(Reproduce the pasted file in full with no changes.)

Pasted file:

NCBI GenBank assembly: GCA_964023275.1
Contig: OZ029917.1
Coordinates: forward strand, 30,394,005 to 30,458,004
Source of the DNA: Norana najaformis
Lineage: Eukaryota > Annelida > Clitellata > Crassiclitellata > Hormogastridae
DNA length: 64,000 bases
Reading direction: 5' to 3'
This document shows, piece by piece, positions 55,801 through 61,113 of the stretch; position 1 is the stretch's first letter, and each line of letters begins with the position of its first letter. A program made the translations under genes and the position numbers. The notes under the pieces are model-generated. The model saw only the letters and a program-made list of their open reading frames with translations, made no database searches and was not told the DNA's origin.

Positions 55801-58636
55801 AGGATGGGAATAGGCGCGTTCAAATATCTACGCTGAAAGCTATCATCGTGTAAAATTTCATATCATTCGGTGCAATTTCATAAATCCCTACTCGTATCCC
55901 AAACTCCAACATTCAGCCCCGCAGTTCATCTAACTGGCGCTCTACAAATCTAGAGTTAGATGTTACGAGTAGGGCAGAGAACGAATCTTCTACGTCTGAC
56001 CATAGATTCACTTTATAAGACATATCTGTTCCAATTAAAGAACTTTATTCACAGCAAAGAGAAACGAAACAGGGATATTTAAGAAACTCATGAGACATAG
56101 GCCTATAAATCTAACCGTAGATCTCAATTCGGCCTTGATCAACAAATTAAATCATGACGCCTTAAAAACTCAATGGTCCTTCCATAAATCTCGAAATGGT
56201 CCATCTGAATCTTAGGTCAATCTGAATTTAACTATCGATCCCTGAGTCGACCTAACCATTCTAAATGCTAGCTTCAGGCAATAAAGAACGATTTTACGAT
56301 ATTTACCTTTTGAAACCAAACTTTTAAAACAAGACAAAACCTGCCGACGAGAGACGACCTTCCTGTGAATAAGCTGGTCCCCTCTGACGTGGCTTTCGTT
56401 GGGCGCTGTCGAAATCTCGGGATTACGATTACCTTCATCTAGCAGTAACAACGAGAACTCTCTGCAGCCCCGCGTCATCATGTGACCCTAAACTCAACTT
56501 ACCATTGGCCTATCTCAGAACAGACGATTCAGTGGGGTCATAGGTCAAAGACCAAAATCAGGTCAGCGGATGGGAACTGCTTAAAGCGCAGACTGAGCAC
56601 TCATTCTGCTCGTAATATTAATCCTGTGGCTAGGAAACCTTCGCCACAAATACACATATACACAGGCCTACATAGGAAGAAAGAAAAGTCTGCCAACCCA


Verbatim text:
NCBI GenBank assembly: GCA_964023275.1
Contig: OZ029917.1
Coordinates: forward strand, 30,394,005 to 30,458,004
Source of the DNA: Norana najaformis
Lineage: Eukaryota > Annelida > Clitellata > Crassiclitellata > Hormogastridae
DNA length: 64,000 bases
Reading direction: 5' to 3'
This document shows, piece by piece, positions 55,801 through 61,113 of the stretch; position 1 is the stretch's first letter, and each line of letters begins with the position of its first letter. A program made the translations under genes and the position numbers. The notes under the pieces are model-generated. The model saw only the letters and a program-made list of their open reading frames with translations, made no database searches and was not told the DNA's origin.

Positions 55801-58636
55801 AGGATGGGAATAGGCGCGTTCAAATATCTACGCTGAAAGCTATCATCGTGTAAAATTTCATATCATTCGGTGCAATTTCATAAATCCCTACTCGTATCCC
55901 AAACTCCAACATTCAGCCCCGCAGTTCATCTAACTGGCGCTCTACAAATCTAGAGTTAGATGTTACGAGTAGGGCAGAGAACGAATCTTCTACGTCTGAC
56001 CATAGATTCACTTTATAAGACATATCTGTTCCAATTAAAGAACTTTATTCACAGCAAAGAGAAACGAAACAGGGATATTTAAGAAACTCATGAGACATAG
56101 GCCTATAAATCTAACCGTAGATCTCAATTCGGCCTTGATCAACAAATTAAATCATGACGCCTTAAAAACTCAATGGTCCTTCCATAAATCTCGAAATGGT
56201 CCATCTGAATCTTAGGTCAATCTGAATTTAACTATCGATCCCTGAGTCGACCTAACCATTCTAAATGCTAGCTTCAGGCAATAAAGAACGATTTTACGAT
56301 ATTTACCTTTTGAAACCAAACTTTTAAAACAAGACAAAACCTGCCGACGAGAGACGACCTTCCTGTGAATAAGCTGGTCCCCTCTGACGTGGCTTTCGTT
56401 GGGCGCTGTCGAAATCTCGGGATTACGATTACCTTCATCTAGCAGTAACAACGAGAACTCTCTGCAGCCCCGCGTCATCATGTGACCCTAAACTCAACTT
56501 ACCATTGGCCTATCTCAGAACAGACGATTCAGTGGGGTCATAGGTCAAAGACCAAAATCAGGTCAGCGGATGGGAACTGCTTAAAGCGCAGACTGAGCAC
56601 TCATTCTGCTCGTAATATTAATCCTGTGGCTAGGAAACCTTCGCCACAAATACACATATACACAGGCCTACATAGGAAGAAAGAAAAGTCTGCCAACCCA